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The Hygiene Hypothesis and Immune System Health

Updated on March 12, 2011

In 1989, David P. Strachan published an article in the British Medical Journal explaining his theory called the hygiene hypothesis. The hygiene hypothesis provides the most dominant theory in medical research today regarding the cause of increases in numbers of diagnosed cases of many autoimmune conditions. Strachan’s research points out that these types of immune system disorders are mainly found in industrialized nations. Increasing numbers of cases of asthma began emerging 20-30 years ago in the United States. More recently, cases of other related autoimmune conditions have also emerged.

The hygiene hypothesis generates the idea that cleanliness, vaccinations, and decreased exposure to many types of bacteria and viruses may be the underlying cause for increases in autoimmune conditions. Strachan points out that when there is less to defend against, the immune system does not deactivate itself. Instead, white blood cells that are programmed to be defenders begin looking for something else to attack. When the risk of invasion is reduced, the immune system can program itself to attack other parts of the body that are not normally perceived as a threat. This is the very nature of autoimmune diseases.

He explains that asthma and allergic diseases such as hay fever happen less often in families that have a large number of kids then in families that only have one. The theory is based on the idea that a child needs to be exposed to infectious agents or germs to build up antibodies and have an effective immune system. If these germs are not around, children cannot acquire a strong immune system. As soon as a child is born, he begins to be exposed to germs that teach his immune system how to launch when the body is in danger from anything causing sickness. If the child's environment is too clean the immune system will never learn this and will attack itself instead of the bad germs that enter it.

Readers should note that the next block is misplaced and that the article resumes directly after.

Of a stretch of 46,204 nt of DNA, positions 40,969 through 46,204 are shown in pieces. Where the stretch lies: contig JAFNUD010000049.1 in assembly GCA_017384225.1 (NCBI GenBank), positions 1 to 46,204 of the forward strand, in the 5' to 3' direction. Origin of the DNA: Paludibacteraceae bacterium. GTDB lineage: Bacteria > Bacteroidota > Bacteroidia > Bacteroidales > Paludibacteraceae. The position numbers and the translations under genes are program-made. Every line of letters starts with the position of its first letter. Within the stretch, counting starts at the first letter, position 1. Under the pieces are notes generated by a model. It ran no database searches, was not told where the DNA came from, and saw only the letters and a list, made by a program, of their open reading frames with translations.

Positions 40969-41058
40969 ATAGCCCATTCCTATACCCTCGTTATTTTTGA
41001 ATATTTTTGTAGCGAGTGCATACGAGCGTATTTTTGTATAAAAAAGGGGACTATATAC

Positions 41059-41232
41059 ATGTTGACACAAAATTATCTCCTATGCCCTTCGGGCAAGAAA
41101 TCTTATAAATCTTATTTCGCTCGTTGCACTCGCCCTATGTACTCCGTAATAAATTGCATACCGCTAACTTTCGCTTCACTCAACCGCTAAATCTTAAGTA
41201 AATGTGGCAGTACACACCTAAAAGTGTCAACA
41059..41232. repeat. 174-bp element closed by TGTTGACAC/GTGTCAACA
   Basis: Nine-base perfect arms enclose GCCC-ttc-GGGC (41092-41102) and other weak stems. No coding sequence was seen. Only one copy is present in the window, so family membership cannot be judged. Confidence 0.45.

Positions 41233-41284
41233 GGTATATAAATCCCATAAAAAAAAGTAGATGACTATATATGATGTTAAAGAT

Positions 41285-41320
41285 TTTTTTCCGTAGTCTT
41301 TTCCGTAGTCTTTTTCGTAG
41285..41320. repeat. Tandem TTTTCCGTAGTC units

Widespread vaccinations may further weaken immune systems over time. In theory, the more that we are vaccinated against, the less we have to fight off. Overprescribing of antibiotics may also play a role in the development of autoimmune conditions. Antibiotics were frequently prescribed for everything from the common cold to toenail infections over the course of the past two decades. Each time that an antibiotic is prescribed, the immune system becomes weaker, and more antibiotics are needed to combat infections. In time, a person’s immune system is so worn down that there is nothing left to do but attack other cells in the body.

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  • swedal profile image
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    swedal 6 years ago from Colorado

    Thanks Tony! I agree that use of antibiotics needs to be cut back. Use them when needed but not if your body can take care of it on its own.

  • tonymac04 profile image

    Tony McGregor 6 years ago from South Africa

    A very inetersting hypothesis which seems rather persuasive to me. I think the over-use of anti-biotics might prove to be the real issue.

    Thanks for sharing.

    Love and peace

    Tony